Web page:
It’s hard to be the first to do something – especially when all who have come before you in your field have been men. Did you know that Little Passports was the first female-founded children’s subscription company? It’s also the first children’s subscription company to have not one, but TWO female co-founders, Amy Norman and Stella Ma.
On International Women’s Day, we wanted to take a moment to recognize and lift up the incredible contributions of these women who did it first. From computer programming to politics, these women broke barriers and took risks to be the first in their field.
1. Bessie Coleman
Bessie Coleman was the first woman of African-American and Native American descent to hold a pilot’s license. She had heard about female pilots in France during WWI and was determined to be one. She earned her international pilot’s license in 1921 and was also a stunt pilot.
2. Mae C. Jemison
Mae Carol Jemison is an American engineer, physician and NASA astronaut. She became the first African American woman to travel in space when she went into orbit aboard the Space Shuttle Endeavour on September 12, 1992. To share her knowledge, she’s also written several books for kids about space and our solar system.
3. Caroline Herschel
Caroline Herschel was a German astronomer who discovered several comets. She was the first woman to be awarded a Gold Medal of the Royal Astronomical Society (1828), and to be named an Honorary Member of the Royal Astronomical Society (1835).
4. Indira Gandhi
Indira Gandhi was the first and, to date, the only woman to be elected Prime Minister of India. She served two terms from 1966 until 1984, making her the second-longest serving Indian Prime Minister after her father, Jawaharial Nehru.
5. Elizabeth Blackwell
Elizabeth Blackwell was the first woman to receive a medical degree in the United States, and was a pioneer in promoting the education of women in medicine both in the United States and the United Kingdom. She also published books for women in medicine.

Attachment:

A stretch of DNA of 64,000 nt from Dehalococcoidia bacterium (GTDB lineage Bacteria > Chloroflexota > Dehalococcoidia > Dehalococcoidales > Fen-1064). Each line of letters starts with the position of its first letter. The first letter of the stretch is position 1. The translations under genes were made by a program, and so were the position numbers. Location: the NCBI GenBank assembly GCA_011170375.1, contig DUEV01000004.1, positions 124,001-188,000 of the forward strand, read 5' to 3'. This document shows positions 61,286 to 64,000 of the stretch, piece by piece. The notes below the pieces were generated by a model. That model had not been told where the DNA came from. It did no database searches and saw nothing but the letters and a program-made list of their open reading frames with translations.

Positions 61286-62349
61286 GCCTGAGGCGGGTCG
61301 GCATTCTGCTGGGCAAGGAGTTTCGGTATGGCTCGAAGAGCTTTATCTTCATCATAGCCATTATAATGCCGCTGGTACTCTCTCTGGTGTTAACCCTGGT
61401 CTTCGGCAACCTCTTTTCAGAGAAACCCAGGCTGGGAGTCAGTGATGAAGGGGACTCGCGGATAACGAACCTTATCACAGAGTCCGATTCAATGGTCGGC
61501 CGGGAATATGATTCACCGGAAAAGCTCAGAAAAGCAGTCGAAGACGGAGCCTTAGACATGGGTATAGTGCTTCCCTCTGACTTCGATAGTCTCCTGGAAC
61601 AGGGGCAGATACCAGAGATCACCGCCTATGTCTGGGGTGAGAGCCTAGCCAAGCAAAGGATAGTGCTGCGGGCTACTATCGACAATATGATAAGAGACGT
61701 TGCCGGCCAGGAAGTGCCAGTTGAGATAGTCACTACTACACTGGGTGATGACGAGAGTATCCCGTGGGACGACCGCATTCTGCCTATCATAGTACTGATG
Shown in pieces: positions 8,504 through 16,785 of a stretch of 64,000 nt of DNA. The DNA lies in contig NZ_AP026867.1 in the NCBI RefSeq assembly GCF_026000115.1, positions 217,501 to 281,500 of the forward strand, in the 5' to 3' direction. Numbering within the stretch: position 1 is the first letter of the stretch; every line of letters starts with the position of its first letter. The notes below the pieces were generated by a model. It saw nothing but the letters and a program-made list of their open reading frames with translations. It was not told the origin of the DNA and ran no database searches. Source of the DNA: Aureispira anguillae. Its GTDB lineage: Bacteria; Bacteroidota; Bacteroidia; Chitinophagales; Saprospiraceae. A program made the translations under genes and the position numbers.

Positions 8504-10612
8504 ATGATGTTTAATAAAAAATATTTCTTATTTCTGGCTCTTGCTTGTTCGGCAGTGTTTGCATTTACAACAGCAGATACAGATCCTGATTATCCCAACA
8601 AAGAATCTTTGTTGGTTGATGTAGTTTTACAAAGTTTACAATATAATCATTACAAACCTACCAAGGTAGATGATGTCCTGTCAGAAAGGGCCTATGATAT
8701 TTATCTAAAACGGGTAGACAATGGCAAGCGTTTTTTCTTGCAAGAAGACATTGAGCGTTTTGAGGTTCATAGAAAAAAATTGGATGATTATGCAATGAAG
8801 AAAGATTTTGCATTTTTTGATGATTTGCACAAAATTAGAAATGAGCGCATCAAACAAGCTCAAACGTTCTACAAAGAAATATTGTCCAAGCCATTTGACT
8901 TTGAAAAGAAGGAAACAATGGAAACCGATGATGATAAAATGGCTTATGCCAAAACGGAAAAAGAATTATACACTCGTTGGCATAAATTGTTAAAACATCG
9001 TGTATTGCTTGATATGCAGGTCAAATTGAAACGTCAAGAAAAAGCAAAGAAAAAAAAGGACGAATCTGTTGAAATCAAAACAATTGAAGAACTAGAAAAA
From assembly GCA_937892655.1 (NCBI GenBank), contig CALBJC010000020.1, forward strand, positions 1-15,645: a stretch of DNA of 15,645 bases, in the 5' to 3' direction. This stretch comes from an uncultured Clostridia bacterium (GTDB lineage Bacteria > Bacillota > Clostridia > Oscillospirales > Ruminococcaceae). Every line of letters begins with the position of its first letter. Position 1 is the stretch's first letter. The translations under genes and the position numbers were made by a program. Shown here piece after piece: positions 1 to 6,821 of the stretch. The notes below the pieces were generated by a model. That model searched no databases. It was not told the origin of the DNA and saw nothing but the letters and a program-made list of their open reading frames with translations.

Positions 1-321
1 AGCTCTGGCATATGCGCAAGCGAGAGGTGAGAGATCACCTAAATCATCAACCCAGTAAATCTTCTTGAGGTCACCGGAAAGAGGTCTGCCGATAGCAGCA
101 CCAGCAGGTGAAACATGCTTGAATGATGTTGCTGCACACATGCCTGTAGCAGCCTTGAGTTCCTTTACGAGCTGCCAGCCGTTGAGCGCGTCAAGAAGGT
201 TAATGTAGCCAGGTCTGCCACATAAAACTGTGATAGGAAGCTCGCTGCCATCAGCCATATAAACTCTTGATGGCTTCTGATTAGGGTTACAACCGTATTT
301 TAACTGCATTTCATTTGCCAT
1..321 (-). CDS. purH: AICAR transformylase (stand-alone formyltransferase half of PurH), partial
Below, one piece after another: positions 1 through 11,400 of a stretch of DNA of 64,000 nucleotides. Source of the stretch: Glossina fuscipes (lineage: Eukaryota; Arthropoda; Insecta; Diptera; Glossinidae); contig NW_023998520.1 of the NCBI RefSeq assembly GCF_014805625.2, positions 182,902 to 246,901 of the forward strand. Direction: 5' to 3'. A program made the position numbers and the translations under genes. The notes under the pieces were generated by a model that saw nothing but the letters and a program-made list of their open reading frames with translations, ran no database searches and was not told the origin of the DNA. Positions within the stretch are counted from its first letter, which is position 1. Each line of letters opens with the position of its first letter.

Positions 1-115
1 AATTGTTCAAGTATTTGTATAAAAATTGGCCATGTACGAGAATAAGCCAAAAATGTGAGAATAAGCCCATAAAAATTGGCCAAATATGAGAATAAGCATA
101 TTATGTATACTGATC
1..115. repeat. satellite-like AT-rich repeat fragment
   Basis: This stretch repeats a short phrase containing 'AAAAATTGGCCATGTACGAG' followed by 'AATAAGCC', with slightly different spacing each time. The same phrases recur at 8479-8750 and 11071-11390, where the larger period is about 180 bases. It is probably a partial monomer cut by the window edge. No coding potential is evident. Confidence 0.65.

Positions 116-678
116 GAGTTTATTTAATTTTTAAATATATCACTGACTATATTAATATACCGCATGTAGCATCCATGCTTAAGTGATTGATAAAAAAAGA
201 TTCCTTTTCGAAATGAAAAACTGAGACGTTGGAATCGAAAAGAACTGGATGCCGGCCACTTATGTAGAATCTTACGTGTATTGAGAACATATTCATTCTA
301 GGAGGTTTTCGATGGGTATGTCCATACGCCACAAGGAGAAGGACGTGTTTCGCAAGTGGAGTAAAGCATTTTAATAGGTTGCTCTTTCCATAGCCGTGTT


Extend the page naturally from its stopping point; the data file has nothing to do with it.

6. Ada Lovelace
Ada Lovelace was a British mathematician and writer, and the first computer programmer. She realized the full potential of the “computing machine” and published an algorithm meant to be carried out by machine before anyone else did.
7. Hattie Wyatt Caraway
Hattie Caraway was the first woman elected to serve a full term as a United States Senator representing Arkansas. She became the first woman to co-sponsor the Equal Rights Amendment in 1943.
8. Valentina Tereshkova
Russian citizen Valentina Tereshkova was the first woman to go to space, and was selected from more than 400 applicants and five finalists. She was originally selected because she was an expert skydiver, and she became an official astronaut for the mission. She is still the only woman to have ever been on a solo space mission.
9. Margaret Brent
British immigrant Margaret Brent was the first woman to demand the right to vote, and the first woman to own land in America. She appeared before a court in Maryland asking to vote as a landowner. She was known as the unofficial “founding mother” of Maryland alongside its founding fathers, being the first female landowner in Maryland.
10. Edith Wharton
Edith Wharton was the first woman in America to win a Pulitzer Prize for literature in 1921 for her novel The Age of Innocence. She was also nominated for the Nobel Prize in Literature in 1927, 1928, and 1930.
Is there someone we missed on this list that you love hearing about? Let us know in the comments!